My children are, without a doubt, my greatest leadership challenge and there have been some spectacular failures on my part as a parent. I am a very analytical person and my daughters, who are now in their teens, have tended to trigger the limbic part of my brain. So, when I am presented with a “Flight” or “Fight” option, I immediately switch to “Fight”. This is helpful in combat, not always helpful in parenting.

In order to survive in a combat zone, you need to be vigilant, hyper-vigilant. Many soldiers struggle to turn off this vigilance when they get home. Adrenalin is meant to be short-lived and when it is constantly coursing through your veins it does physical damage. Hyper-vigilance is one of the markers of Post Traumatic Stress Disorder (PTSD). I do not suffer from PTSD though I am challenged with a very quick adrenalin spike so my “Fight” reflex is strong and instinctive. I am challenged by this reflex action more frequently than I would like.

“Dad, sometimes I am afraid of you”

As a parent, I have had to learn to control my anger. I was never physically violent but I scared my kids when I was completely “in the black”. It prompted me to get professional help for an intervention. My eldest once said, “Dad, sometimes I am afraid of you”, which is a critical failure of my parenting. The memory lingers and it has taken me time to overcome.

A psychologist pointed out, I spoke in future-oriented language – contingency plans, preparation etc. though my girls, in those days, lived in the moment. The disconnect was based on those different perceptions of time so I had to learn to “be present”.

Surrounded by extreme poverty, I could not stand to waste food

Another great challenge, coming off active service, is context or perspective. In Haiti, surrounded by extreme poverty, I could not stand to waste food. When I returned to North America, where we live in abundance, I was distressed and angry at how we lived. I had to learn to change my response from delivering sermons to becoming an educator.

I also feel uncomfortable when I can not clearly communicate. In Haiti, I was Chief of Staff for the multi-national military force which was part of the UN group. Although we operated in English I had to brief the Haitian president and his cabinet in French, which is my second language. I felt a lot of discomfort because of the language challenges around the table. How could I be sure I was being understood and we were all on the same page?

You need to behave as if the enemy is always watching

During training, a sergeant once caught me sleeping in a trench and, after reaming me out, said “Lieutenant Gasparotto, you need to behave as if the enemy is always watching. It will keep you alive. We train you to behave a certain way because someone has learned that lesson, probably in blood.” Armed with the wake-up call, I went on to be the top soldier in basic training because I worked hard, not because I was naturally good. I utilised my gifts to their fullest potential.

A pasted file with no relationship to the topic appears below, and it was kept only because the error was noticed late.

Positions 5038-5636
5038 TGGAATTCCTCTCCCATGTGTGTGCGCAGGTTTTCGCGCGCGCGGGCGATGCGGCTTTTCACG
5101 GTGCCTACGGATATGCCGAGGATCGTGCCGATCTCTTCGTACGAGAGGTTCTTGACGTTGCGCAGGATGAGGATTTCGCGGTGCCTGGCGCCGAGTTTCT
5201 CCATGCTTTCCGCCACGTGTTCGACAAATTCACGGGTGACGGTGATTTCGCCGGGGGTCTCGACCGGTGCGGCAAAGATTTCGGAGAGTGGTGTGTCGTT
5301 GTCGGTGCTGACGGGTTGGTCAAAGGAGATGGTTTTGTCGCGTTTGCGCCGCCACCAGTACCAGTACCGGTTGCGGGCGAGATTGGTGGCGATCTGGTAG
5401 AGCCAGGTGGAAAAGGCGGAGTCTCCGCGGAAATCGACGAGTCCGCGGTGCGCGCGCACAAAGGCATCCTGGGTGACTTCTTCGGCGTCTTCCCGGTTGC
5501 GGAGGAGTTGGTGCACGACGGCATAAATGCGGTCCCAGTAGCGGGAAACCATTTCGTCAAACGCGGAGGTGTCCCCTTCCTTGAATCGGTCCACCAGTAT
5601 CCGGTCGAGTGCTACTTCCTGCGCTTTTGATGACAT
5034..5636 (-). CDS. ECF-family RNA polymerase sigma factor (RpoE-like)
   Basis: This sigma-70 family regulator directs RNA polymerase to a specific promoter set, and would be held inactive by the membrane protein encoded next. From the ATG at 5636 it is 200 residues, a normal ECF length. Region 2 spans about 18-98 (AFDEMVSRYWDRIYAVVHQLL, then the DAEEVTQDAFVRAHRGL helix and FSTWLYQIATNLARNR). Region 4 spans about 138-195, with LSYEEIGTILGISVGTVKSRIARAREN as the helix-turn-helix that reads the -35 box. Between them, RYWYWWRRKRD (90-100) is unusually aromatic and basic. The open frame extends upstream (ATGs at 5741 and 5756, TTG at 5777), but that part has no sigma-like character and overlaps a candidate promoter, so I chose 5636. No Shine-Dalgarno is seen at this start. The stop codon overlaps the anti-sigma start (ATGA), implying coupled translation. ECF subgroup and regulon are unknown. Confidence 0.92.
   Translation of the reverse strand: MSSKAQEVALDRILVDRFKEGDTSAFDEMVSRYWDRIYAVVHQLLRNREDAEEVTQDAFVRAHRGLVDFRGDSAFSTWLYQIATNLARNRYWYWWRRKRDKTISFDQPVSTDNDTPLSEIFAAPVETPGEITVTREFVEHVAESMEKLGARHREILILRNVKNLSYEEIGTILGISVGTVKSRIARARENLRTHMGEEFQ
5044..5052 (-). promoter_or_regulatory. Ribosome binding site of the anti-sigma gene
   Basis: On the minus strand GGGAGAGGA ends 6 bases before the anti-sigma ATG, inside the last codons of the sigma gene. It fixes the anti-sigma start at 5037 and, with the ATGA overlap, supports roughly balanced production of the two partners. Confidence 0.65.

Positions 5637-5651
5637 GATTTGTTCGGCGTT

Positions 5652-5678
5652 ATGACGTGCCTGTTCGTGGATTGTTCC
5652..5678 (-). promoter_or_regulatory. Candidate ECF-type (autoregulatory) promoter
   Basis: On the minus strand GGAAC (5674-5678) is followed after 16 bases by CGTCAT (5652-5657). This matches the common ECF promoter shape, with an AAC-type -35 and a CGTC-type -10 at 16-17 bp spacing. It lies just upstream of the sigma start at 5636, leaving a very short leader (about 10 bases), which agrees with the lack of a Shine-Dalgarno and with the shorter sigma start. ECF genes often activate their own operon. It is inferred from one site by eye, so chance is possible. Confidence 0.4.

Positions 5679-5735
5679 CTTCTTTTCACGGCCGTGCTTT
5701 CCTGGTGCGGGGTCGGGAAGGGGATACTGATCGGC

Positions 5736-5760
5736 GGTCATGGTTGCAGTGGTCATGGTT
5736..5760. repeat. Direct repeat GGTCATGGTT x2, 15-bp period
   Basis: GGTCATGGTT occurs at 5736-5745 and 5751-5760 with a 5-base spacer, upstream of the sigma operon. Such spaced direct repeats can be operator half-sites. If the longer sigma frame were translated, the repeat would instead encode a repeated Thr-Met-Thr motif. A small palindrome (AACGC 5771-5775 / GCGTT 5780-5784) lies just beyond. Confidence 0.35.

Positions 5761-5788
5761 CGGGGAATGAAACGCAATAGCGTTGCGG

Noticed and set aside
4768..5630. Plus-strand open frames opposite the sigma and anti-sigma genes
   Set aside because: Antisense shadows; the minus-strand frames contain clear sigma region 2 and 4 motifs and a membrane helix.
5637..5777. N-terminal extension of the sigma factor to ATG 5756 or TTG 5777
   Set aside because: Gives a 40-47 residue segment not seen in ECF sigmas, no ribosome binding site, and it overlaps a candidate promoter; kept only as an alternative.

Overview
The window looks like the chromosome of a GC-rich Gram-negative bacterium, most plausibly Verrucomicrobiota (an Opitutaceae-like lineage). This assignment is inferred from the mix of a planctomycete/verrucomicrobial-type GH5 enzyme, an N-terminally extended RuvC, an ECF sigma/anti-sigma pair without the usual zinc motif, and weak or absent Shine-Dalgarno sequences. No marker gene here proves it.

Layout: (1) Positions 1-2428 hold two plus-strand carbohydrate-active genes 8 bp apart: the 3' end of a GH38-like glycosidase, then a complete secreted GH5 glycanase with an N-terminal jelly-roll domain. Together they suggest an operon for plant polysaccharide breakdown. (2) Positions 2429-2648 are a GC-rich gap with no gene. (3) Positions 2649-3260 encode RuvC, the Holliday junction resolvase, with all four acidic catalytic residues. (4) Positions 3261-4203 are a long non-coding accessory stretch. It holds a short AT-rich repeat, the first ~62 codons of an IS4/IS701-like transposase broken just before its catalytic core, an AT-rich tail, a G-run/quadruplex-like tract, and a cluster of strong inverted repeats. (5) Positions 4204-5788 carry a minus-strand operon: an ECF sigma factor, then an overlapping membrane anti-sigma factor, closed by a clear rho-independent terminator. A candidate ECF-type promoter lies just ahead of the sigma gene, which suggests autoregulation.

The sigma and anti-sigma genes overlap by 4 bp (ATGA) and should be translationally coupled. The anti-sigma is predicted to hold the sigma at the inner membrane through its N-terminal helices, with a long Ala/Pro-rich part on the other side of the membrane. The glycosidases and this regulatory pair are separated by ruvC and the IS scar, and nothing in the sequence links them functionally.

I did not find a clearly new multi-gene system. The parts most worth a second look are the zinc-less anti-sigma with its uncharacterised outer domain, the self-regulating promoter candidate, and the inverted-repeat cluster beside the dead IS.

When you join the army as a young officer you are paired with an experienced non-commissioned officer. You bring your theoretical foundation which is meshed with their experience and for me to learn from someone like that was a gift.

You are not the leader I thought you were

At High School I captained the wrestling team and one of the wrestlers said to me, “Mark, you are not the leader I thought you were. I used to think you cared and now I see you as someone who does not.” It hit me hard. I reflected on it and I changed my behaviour. It was a pivotal moment.

Another time, there was a peer ranking at part of my military training. To my surprise, I was ranked in the middle third and a lot of it had to do with my attitude, thinking I was better than I was. I sometimes took unnecessary risks and perhaps got too cocky when I succeeded. That peer ranking was another wake up call for me.

Great leaders communicate their experiences

I believe intellect is a significant attribute of leadership, just like spirituality and a common touch. Great leaders communicate their experiences for other leaders and for future generations. One of the best ways to do this is the writing process when you learn to write, refine and edit your words and thoughts.

I learned a lot about leadership by watching politicians like Mulroney, Chretien and John F Kennedy and from reading about the experiences of military leaders such as Sir Arthur Currie, Field Marshall Bernard Montgomery, Field Marshall William Slim, and retired US General Stanley McChrystal.

I am energized by intellectual conflict

Humility is tremendously important to a leader. You can be the smartest person in the world; without humility you can be doing things for personal benefit, or you may be hurting others. Humility is grounding and helps you connect with others. As a young man I was not terribly humble but I have evolved.

I have strong opinions, loosely held. Because I am willing to say “sorry” or “I do not know” it engenders trust which helps when you have a violent debate of ideas. Humility means the debate is not personal. I am energized by intellectual conflict and that dialectic is where I feel most energized.